“I understand what’s going on there,” he said. “I didn’t play well. I played through the wrist injury. That’s all in the past and no hard feelings. After the 2010 season there were a lot of guys who departed Minnesota. They were looking to go in a different direction.”

The Twins, lacking the experience of several of the aforementioned players, lost a combined 195 games in 2011 and 2012, and are on pace to lose 94 games this season. Other than Gomez’s Brewers and Crain’s White Sox, the other ex-Twins All-Stars have realistic playoff hopes this season.

Impressed early

Nathan is surprised the Twins are where they are at. The Rangers split four games at Target Field in April and thought the Twins were very competitive.

“When we were there, we were actually impressed with how improved they were this year compared to last year,” Nathan said “They are going to do the right things to turn that thing around. They won’t sit back and let that thing go in the wrong direction.”

The Twins demoted three players to the minors Sunday in a roster shakeup and hope to be active before the July 31 trade deadline. But any turnaround will have to come from the core of current players — which includes a rotation that lacks front-end starters and youth at several key positions.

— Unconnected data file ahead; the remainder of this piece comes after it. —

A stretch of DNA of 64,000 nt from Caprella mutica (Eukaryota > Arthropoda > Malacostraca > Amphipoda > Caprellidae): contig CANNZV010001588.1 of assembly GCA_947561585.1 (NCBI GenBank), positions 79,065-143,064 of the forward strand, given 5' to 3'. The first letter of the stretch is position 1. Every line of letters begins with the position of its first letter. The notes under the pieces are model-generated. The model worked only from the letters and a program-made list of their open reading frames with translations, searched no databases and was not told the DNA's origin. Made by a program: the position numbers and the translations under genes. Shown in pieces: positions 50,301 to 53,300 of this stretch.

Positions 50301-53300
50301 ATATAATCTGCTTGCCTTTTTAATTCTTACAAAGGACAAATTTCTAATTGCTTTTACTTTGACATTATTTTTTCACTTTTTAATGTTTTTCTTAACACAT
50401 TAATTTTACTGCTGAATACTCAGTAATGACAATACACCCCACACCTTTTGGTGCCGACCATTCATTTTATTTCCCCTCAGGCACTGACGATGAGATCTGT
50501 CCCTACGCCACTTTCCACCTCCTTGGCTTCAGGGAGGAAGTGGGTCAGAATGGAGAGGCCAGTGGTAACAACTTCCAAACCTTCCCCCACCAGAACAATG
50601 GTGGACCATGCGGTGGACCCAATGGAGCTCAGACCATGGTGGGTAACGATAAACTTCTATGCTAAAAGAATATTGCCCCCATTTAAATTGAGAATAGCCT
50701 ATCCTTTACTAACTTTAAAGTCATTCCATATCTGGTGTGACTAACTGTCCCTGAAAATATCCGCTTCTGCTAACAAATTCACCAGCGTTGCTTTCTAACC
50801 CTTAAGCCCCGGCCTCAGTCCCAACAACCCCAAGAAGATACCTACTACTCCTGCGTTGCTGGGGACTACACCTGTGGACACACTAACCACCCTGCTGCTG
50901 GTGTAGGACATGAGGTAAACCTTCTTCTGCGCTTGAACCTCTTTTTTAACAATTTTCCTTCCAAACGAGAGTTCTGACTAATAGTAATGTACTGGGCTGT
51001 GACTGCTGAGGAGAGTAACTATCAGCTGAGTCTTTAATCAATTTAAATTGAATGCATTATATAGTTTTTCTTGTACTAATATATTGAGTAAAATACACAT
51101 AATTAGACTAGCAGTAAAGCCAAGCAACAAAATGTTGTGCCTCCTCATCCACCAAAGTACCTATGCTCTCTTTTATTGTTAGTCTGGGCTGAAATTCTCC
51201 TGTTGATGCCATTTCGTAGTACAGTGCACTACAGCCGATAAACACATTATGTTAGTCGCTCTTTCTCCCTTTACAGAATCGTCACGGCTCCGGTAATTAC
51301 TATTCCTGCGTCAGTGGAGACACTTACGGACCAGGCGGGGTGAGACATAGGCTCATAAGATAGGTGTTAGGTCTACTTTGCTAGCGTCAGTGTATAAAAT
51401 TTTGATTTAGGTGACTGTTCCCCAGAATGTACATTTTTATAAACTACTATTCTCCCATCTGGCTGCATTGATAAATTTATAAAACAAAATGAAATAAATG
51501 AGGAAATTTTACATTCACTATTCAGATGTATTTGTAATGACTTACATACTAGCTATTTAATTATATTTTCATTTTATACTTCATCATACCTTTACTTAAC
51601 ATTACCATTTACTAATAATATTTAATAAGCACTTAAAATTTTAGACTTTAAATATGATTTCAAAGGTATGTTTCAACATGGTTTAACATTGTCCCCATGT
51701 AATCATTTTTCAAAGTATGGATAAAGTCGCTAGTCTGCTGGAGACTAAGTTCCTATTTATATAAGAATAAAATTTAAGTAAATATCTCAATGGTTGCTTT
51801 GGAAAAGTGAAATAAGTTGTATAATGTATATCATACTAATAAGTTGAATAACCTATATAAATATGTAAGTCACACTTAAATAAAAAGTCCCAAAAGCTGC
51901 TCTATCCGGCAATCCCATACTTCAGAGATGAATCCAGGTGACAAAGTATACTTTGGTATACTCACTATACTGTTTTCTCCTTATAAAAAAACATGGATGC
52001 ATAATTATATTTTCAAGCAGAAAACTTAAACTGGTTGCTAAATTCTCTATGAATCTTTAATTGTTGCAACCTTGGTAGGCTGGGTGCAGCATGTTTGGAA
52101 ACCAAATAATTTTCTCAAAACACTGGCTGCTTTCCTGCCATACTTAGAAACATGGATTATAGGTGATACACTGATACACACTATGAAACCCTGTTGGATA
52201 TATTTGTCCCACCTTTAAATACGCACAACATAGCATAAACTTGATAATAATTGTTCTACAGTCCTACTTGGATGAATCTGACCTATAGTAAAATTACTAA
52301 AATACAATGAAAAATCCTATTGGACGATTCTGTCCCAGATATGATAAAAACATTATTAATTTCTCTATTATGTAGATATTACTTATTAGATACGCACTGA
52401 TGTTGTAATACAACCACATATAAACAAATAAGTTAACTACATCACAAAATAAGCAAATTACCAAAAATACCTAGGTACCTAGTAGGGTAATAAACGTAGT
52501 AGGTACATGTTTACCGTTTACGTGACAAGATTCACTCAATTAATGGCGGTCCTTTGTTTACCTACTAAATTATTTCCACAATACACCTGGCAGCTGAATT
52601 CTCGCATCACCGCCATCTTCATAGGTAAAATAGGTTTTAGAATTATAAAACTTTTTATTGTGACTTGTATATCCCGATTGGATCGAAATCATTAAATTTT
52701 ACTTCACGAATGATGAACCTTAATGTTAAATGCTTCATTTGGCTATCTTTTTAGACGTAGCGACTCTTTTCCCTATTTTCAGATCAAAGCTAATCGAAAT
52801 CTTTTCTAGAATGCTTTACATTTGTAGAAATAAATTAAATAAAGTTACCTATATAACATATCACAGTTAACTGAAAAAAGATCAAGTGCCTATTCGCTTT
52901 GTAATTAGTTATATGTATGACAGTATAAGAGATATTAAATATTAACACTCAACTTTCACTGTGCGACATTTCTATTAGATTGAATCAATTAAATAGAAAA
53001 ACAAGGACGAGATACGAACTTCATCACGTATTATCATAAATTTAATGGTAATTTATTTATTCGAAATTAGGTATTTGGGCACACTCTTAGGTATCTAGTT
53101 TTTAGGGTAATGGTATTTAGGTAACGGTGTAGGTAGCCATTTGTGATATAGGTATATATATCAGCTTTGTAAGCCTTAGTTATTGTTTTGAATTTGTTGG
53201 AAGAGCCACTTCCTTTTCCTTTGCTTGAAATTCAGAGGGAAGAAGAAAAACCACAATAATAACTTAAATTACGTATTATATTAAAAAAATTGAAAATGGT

Hunter and Ortiz were on Twins teams that took their lumps from 1998 to 2001, then Cuddyer joined them in 2002 to form a club other franchises wanted to emulate in the 2000s.

They have moved on and thrived. And the things most of them learned as Twins have not been forgotten, the former Twins-turned-All-Stars say.

“It’s tough,” Cuddyer said. “I know those guys aren’t having fun. It’s hard to have fun when you are losing games, but you still have to go out and play and try to get things right. Try to get hot. Try to catch some kind his of spark in order to get that winning feeling back again.

“That’s mainly what it is. You have to get a mentality that you can go out there and win. That’s what we had those years in Minnesota. We felt like we couldn’t lose. Over the last few years, including my last year there, that mentality started to shift.’’